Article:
by Arthur Estes
We all know their stories: Merlin, his prince Arthur and their eternal enemy, Mordred. Or maybe we don’t. Arthur Rex reimages their legends as a story that leaps across time, over continents and deep into outer space for an ultimate confrontation which will decide the fate, for good or evil, of all humankind.
The novel begins as aging Merlin, all too human, sneaks away from his the iron-age hilltop fort of Camelot in search of an enchanted cathedral where his youth can be restored. But the place he seeks has been created as deadly trap by his fellow magus and blood enemy, Mordred, who knows perfectly well of Merlin’s vanity. Merlin, imprisoned beneath the cathedral, eventually manages to escape. But while Merlin is captured Mordred’s army destroys Camelot and kills Arthur. Merlin, with the help of two bumbling survivors, concocts his own trap, destroys Mordred’s army and captures Mordred. But what to do with a creature of implacable evil? Merlin is determined to end the cycle of their endless war. He immobilizes Mordred with a special curse and, in the greatest secrecy, sails alone to the fifth century AD American continent. Merlin entombs Mordred deep in the wilderness and remains on there, confident that he spared the future world from an unrelenting evil.
A thousand years pass. The wilderness continent becomes the crowded, shiny 21st century United States. One spring day an industrial accident releases Mordred from his tomb. His powers return in the open air. Mordred immediately enlist an extraterrestrial army and creates chaos in the modern landscape. Merlin, long retired, marshals his forces for a new war. He discovers his 21st century American Arthur. Together they fight an ancient enemy. But the new Arthur is untrained. Mordred and his army escape to their next goal, a place even more important than the earth, an Eden-like planet at the center of the Milky Way. The planet is guarded by bumbling warriors who, for the first time in many generations, must fight to protect their home and the secrets concealed in its mountains.
There Merlin and Arthur prepare to fight. What Arthur discovers in the high country violently changes everything about their ultimate battle. Their final conflict takes place on a battlefield so distant that Arthur is sure that he will never return from it. But he fights anyway. His life and Merlin’s are at stake, along with the lives of all people on earth.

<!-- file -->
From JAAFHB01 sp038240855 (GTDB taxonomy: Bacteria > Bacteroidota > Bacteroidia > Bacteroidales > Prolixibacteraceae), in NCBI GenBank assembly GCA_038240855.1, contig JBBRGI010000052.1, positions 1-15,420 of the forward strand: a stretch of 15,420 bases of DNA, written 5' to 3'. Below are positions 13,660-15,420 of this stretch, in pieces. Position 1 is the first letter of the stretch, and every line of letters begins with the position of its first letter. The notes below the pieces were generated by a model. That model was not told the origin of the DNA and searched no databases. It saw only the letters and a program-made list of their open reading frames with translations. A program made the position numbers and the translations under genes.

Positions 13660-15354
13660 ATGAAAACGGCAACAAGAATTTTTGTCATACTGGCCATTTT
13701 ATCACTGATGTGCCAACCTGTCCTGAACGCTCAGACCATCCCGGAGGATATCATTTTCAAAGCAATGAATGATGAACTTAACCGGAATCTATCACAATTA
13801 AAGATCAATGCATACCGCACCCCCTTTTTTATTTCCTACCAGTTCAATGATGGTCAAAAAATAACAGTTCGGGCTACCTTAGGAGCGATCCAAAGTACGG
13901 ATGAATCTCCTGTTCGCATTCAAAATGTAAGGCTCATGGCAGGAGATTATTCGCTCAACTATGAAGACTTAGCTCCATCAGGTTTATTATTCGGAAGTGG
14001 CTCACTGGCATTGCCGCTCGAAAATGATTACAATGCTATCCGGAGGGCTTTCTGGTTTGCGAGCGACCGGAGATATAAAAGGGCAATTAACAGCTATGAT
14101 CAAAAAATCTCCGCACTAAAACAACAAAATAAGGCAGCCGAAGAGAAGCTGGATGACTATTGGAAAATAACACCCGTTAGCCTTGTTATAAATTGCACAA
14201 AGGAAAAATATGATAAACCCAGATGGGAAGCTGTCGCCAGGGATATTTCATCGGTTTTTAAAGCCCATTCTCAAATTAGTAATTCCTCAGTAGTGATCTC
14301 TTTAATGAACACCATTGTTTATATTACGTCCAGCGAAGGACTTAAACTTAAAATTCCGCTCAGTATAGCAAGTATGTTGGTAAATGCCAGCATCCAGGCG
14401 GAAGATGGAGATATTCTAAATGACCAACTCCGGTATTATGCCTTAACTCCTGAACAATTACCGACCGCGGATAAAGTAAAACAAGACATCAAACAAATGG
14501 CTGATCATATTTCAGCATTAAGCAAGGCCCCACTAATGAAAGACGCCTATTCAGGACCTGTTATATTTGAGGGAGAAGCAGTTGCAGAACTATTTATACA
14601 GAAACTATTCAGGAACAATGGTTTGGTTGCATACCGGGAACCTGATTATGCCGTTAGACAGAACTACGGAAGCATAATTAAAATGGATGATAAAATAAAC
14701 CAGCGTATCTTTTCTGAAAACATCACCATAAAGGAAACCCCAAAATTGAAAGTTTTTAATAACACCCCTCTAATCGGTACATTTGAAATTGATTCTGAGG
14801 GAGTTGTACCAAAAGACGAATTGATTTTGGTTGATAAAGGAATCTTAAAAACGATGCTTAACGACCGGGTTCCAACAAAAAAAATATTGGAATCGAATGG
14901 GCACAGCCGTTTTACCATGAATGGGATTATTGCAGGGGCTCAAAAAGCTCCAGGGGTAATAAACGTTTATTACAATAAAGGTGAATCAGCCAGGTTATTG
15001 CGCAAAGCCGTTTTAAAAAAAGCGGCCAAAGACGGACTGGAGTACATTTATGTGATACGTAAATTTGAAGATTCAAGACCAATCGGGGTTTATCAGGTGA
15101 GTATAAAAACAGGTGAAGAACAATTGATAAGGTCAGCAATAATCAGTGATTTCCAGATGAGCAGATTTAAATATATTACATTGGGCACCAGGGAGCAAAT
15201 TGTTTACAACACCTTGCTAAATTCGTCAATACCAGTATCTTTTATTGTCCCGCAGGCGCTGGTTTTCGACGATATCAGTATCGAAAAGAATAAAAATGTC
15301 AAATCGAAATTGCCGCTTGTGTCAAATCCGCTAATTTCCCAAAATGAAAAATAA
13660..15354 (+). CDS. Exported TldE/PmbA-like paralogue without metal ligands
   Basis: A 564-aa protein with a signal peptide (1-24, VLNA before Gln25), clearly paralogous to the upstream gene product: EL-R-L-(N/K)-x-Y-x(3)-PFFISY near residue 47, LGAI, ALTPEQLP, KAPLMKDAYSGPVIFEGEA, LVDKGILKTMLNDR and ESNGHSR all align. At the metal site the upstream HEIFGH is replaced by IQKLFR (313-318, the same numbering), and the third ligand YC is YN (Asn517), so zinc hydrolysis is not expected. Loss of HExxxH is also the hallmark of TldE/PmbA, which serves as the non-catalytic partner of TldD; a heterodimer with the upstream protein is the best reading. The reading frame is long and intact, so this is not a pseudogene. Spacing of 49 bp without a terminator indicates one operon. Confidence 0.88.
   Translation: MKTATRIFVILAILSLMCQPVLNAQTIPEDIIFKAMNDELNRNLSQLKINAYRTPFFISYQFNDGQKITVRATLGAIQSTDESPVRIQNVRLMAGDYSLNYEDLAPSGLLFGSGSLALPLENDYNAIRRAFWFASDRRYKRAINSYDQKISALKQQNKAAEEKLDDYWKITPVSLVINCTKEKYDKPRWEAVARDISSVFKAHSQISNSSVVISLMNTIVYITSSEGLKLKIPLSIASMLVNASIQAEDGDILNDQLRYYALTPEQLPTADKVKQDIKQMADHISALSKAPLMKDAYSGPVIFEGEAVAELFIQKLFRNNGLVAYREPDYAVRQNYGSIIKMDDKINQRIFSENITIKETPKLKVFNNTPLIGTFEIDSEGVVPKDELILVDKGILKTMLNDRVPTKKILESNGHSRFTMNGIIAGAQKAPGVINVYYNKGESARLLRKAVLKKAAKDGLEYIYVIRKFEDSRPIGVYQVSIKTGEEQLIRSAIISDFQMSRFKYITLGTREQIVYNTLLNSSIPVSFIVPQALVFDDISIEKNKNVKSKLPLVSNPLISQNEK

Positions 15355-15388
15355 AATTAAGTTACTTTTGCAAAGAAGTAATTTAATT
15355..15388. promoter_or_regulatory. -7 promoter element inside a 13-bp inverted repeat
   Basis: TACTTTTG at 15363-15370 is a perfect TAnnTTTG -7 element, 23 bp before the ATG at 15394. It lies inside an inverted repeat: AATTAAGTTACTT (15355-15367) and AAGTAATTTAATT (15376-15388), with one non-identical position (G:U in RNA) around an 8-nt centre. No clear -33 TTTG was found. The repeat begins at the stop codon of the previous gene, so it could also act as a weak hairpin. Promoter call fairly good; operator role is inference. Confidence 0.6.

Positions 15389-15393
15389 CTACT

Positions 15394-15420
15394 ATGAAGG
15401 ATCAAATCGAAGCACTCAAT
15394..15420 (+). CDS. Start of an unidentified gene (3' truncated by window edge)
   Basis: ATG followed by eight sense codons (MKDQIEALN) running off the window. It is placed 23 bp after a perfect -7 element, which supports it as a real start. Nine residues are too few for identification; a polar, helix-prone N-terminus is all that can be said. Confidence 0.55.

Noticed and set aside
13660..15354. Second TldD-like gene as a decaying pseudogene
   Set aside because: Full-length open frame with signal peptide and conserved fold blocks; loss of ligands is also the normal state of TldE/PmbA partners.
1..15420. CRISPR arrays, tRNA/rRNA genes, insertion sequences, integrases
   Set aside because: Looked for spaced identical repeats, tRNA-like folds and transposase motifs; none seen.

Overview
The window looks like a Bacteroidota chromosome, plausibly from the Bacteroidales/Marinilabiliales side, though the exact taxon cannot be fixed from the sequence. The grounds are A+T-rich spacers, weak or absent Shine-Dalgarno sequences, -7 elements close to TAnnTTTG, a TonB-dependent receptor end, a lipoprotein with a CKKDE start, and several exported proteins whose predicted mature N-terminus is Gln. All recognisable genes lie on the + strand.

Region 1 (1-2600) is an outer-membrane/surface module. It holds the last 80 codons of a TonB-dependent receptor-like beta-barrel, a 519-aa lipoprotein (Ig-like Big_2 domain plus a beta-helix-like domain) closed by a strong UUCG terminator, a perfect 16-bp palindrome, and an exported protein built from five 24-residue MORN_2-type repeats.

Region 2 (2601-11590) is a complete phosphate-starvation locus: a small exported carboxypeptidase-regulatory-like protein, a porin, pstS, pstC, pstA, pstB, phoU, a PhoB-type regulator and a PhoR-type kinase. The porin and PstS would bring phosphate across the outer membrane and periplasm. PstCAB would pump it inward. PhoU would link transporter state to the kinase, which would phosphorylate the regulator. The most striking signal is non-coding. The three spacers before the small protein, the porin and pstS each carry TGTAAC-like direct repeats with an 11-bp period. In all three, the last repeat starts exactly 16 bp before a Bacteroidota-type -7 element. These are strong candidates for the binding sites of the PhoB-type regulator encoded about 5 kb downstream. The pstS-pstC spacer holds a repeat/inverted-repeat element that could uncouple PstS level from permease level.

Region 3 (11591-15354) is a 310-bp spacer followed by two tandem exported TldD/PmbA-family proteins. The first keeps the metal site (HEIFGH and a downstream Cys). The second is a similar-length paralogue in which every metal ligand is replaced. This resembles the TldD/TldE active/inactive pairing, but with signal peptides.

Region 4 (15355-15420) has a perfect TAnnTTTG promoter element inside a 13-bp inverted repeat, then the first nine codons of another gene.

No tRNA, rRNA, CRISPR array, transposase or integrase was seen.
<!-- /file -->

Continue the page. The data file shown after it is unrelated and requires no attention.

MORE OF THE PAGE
Arthur Rex draws on many different sources, including, among others, Beowulf, world creation myths, Mallory, Tolkien, H.G. Wells, and even Pratchett to remake an ancient lay for a 21st century audience.
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Arthur Estes is very comfortable with a pseudonym. For one thing, his family name is notoriously difficult to spell and for another, his identical twin brother objects to seeing his name, or something close to it, in public. There’s been enough confusion on that front already.
Estes sampled a number of professions that influenced what and how he writes, including (among others), a stint as a janitor in a TB hospital, a roughneck laborer in a huge paper mill, college student, a counselor in a juvenile prison and a graduate student. Eventually with all his digits and health intact, he settled on teaching, a profession he followed for some time.
The idea for Arthur Rex began with the stories he’d heard about an elderly British gent, a fearless wanderer of a type that disappeared some time ago. The man was incredibly wiry, as would be expected, and explored, by raft, camel, horse, llama and foot great swatches of several continents. What exactly he was searching for he evidently never said. But something was out there. Eventually the Great War caught up with him. One afternoon a stray German artillery shell obliterated his staff car. He survived miraculously, immigrated to the USA and left Estes, his grandson, with a legacy that implied so much.